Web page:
He was an emotional player and when he got worked up he could go off and the bigger the game the more he would step up

Like Reggie after him, and now David West, he was just the guy you trusted in that situation. He wasn't afraid of the big stage and bright lights. When the PA system was playing "Holding out for a Hero" (bad 1980's flashback) -- everybody in MSA knew where the ball was going and he still made the plays far more often than not (cueing vnzla to call him 'choker'). At the time he left, he was far-and-away the best player we'd had since the ABA ended. Maybe Billy Knight came close, but nobody else. He's long since been surpassed. Even I'll admit that.

Signed,

Chuck Person's biggest fan

Slick Pinkham
02-13-2013, 01:06 PM
Thanks for the stroll down memory lane- awesome stories. I had forgotten how much of a complete player Chuck was in his first few years, as opposed to being a shooter hanging out by the 3-point line after (as you stated) his coaches asked him to do that. For example, the playoff boxscores you linked showed him shooting 10 or even 15 free throws, plus boards, plus assists. Later the boards went down and he never drew fouls because... well... who needs to foul a guy waiting to shoot a jumper?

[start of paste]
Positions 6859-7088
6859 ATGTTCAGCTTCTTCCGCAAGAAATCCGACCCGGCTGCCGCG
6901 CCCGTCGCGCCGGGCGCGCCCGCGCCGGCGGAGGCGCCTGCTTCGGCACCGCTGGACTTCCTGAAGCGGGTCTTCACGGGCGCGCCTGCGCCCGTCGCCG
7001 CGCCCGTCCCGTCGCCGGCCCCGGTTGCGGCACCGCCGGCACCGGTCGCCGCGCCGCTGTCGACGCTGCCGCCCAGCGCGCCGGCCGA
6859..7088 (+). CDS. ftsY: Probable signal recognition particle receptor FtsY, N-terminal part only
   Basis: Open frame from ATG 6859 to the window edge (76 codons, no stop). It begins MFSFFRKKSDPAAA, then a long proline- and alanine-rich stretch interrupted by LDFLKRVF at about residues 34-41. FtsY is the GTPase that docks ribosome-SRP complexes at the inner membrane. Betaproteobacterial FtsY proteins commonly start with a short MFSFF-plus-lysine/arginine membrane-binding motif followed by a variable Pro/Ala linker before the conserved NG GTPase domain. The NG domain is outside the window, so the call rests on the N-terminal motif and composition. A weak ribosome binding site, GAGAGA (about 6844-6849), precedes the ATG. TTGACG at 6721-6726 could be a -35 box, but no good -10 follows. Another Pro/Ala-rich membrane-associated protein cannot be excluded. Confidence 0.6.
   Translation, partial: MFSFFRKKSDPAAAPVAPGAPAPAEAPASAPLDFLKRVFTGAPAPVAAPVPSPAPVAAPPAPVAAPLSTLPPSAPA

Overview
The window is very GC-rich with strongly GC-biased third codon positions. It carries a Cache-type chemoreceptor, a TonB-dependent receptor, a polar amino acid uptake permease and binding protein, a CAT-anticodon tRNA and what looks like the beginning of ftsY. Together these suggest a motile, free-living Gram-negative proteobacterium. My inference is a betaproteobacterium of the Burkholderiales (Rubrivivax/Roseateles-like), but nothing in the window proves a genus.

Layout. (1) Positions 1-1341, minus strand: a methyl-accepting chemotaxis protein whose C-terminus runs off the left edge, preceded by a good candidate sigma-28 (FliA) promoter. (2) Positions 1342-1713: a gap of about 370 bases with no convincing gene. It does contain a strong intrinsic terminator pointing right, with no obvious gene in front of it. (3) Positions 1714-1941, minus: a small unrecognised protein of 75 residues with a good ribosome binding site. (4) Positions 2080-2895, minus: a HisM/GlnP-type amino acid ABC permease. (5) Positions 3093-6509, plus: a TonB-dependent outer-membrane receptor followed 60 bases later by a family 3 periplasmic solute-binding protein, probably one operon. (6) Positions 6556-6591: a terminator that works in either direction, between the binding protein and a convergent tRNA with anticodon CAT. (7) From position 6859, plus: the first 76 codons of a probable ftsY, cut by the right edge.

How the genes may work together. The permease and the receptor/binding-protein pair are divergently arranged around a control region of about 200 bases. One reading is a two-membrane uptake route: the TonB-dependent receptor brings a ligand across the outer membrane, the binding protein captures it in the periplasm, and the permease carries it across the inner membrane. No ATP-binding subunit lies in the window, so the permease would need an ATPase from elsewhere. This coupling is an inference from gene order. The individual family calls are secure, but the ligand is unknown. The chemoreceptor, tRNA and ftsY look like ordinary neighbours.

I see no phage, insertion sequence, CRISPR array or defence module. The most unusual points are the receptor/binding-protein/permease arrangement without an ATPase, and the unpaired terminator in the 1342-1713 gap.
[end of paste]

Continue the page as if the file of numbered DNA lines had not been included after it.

I was a Billy Knight guy, and then I really drifted away from the team somewhat in the late 80s (well, graduate school can do that to a guy). It was that opening round of the 1991 playoffs vs. Boston that really re-awakened my fandom.

Unclebuck
02-13-2013, 01:42 PM
Chuck also seemed to have a tendency to gain some weight from time to time. That is just his body type as you can see after his playing days.